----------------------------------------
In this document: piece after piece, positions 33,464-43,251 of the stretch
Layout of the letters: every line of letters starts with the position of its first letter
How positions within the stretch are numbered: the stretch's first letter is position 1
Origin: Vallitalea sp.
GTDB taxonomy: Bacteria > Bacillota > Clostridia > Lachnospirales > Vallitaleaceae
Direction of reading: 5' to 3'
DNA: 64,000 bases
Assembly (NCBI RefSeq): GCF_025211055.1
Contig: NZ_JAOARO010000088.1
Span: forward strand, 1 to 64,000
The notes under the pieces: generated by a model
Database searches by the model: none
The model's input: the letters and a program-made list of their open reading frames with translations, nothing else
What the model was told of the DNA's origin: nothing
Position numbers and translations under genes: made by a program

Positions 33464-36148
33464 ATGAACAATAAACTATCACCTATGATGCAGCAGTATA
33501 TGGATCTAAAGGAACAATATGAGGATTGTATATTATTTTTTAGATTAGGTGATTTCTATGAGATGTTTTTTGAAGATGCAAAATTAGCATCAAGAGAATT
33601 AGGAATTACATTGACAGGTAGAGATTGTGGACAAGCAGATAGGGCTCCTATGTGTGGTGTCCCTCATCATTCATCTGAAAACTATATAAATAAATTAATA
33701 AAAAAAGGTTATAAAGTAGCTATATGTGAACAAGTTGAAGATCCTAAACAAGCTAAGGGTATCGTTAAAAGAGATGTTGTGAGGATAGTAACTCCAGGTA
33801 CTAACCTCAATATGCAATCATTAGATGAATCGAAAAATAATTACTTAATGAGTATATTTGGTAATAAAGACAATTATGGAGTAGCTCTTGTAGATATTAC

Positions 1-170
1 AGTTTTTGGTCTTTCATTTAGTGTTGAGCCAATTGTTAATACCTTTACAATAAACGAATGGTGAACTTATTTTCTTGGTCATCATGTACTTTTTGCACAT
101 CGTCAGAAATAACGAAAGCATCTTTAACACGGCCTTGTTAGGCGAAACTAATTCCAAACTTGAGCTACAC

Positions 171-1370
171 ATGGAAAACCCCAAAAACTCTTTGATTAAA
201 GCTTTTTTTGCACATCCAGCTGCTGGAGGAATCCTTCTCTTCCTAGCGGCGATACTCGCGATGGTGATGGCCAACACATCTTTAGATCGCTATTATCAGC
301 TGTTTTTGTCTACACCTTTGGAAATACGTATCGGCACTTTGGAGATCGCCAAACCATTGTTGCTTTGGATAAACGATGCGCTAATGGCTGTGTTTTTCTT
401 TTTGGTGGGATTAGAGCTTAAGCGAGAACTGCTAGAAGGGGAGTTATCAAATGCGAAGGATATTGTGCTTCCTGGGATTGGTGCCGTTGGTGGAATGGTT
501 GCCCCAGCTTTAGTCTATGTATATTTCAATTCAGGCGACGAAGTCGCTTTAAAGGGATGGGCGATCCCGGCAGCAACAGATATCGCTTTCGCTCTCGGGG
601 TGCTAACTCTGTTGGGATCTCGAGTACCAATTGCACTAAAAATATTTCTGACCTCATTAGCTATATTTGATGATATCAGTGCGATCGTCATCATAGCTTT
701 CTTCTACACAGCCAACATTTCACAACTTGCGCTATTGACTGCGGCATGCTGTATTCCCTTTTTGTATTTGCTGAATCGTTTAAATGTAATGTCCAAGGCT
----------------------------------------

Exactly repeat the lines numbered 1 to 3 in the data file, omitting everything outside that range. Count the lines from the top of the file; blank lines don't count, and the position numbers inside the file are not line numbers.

In this document: piece after piece, positions 33,464-43,251 of the stretch
Layout of the letters: every line of letters starts with the position of its first letter
How positions within the stretch are numbered: the stretch's first letter is position 1